Water sensitive urban design which includes nature solutions to collect water as part of the water reuse cycle. This supplements treatment of effluents in wastewater treatment plants, by collecting rainwater and making it available for (non-potable) uses in urban environments.

Water Sensitive Urban Design (WSUD) integrates urban water cycle management with urban planning and design, with the aim of mimicking natural systems to minimize negative impacts on the natural water cycle and receiving waterways and bays. It offers an alternative to the traditional conveyance approach to storm water management by acting at the source, thereby reducing the required size of the structural storm water system. It seeks to minimize impervious surfaces, reuse water on site, incorporate retention basins to reduce peak flows, and incorporate treatment systems to remove pollutants. WSUD also provides the opportunity to achieve multiple benefits though sustainable urban water management.

The key principles of WSUD are:

• Protect and enhance natural water systems within urban environments.

• Integrate storm water treatment into the landscape, maximizing the visual and recreational amenity of developments.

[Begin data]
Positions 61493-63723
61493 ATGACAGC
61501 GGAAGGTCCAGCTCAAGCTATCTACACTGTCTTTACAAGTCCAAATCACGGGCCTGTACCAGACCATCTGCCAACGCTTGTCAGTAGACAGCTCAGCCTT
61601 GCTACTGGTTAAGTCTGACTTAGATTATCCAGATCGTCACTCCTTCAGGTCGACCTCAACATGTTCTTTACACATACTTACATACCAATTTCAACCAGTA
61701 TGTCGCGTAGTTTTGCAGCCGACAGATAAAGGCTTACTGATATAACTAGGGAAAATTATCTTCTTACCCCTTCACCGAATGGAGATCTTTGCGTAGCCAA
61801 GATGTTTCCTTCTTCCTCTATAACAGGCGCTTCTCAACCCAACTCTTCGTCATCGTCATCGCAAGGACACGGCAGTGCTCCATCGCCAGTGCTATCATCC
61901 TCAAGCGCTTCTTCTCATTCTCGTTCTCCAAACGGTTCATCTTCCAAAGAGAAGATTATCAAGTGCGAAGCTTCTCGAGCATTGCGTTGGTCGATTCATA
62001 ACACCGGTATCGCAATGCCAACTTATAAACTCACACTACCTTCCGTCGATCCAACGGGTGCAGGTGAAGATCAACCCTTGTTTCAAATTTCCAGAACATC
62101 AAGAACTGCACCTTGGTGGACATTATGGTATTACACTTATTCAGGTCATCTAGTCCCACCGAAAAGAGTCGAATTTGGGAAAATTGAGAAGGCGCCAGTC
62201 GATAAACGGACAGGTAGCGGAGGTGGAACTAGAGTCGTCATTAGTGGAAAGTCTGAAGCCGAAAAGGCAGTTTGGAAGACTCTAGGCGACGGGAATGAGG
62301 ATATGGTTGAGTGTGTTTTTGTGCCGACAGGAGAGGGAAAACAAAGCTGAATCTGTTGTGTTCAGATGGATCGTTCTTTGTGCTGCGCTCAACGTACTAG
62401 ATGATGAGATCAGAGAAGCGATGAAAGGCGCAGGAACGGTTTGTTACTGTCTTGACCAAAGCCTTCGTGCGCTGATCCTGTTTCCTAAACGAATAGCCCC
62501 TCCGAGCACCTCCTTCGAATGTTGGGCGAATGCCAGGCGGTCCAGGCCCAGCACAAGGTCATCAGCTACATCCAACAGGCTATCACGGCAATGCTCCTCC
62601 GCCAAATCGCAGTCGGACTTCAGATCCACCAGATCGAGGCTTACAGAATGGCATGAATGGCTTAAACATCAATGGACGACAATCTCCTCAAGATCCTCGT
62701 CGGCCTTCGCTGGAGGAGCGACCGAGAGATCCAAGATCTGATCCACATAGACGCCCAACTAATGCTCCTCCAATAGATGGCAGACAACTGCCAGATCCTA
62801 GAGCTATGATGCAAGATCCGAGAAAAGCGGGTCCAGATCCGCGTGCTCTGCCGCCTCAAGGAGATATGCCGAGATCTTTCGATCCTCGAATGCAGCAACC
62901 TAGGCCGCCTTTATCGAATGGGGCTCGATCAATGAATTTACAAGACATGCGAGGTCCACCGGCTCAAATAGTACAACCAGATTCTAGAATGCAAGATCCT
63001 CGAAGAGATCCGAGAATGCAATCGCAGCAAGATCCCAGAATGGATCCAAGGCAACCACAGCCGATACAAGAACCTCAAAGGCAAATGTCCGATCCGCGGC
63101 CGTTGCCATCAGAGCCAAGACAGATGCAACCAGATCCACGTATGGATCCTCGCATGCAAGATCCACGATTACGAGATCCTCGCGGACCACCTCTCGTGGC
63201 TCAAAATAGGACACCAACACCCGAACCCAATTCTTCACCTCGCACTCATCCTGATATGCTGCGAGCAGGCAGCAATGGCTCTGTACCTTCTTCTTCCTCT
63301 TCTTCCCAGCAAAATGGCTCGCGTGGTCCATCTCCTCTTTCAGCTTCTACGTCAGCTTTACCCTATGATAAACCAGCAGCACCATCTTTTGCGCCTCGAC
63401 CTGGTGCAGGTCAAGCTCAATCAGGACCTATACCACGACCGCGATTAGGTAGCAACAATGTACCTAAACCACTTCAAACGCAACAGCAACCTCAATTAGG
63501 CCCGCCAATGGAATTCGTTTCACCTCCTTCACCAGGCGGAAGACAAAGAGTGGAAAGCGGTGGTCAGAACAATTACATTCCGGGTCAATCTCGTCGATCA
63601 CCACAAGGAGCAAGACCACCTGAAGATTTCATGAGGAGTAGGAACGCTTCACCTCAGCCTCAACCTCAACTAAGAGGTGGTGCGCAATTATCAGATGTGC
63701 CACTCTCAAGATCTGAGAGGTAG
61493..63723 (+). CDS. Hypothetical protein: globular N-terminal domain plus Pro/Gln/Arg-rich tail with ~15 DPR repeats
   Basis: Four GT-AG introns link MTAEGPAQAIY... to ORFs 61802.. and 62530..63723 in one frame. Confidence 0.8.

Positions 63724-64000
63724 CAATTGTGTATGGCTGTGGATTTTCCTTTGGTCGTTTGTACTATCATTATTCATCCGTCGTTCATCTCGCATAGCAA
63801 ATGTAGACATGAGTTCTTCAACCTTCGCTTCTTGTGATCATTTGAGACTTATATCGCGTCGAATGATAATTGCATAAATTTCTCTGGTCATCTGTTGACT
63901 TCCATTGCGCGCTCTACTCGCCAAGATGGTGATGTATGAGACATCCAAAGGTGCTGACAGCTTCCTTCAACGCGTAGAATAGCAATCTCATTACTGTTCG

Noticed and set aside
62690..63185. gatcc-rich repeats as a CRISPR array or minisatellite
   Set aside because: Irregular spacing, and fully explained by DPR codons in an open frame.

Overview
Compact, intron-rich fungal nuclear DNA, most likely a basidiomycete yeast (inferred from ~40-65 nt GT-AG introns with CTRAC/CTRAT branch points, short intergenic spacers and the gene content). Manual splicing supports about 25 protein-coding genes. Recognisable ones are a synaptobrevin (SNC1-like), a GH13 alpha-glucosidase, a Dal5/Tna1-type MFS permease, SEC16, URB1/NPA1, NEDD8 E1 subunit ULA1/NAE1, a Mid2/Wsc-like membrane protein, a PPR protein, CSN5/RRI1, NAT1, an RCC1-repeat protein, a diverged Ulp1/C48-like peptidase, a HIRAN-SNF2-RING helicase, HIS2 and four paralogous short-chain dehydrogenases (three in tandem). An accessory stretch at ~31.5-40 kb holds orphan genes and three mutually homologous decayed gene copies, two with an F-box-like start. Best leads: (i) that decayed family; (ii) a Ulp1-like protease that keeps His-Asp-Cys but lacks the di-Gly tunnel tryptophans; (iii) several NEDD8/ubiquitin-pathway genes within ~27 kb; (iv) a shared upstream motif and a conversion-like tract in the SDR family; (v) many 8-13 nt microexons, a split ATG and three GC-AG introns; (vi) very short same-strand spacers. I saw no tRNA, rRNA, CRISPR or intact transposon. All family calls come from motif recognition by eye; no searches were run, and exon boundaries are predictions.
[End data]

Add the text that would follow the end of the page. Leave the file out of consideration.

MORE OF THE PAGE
• Improve the quality of water draining from urban developments into receiving environments.

• Reduce runoff and peak flows from urban developments by increasing local detention times and minimizing impervious areas.

• Minimize drainage infrastructure costs of development due to reduced runoff and peak flows.

The WSUD concept and tools are flexible enough to be inserted in different types of urban development. Large open space with waterways, a building unit, civic plaza, and hardscapes (car park and roads) are typical options for application. In any case, a soft scape plays a significant role in storing, treating, and conveying water for various purposes: flood mitigation, runoff harvesting and reuse, heat mitigation, and recreational use with added ecological value.

A notable example is the Cheonggyecheon Stream in Seoul, South Korea, a restored 11 km stream in the middle of the city that was once topped by a highway (Figure 3.3. ). The project has shown an improvement in its recreational value by providing publicly accessible equipment for residents and tourists. By using the presence and natural process of water, it has reduced the heat island effect, with the stream acting as a cooling mechanism facilitating thermal comfort while managing storm water runoff.

Source: Transforming Cities through Water-Sensitive Principles and Practices, Tony H.F. Wong, Briony C. Rogers,Rebekah R. Brown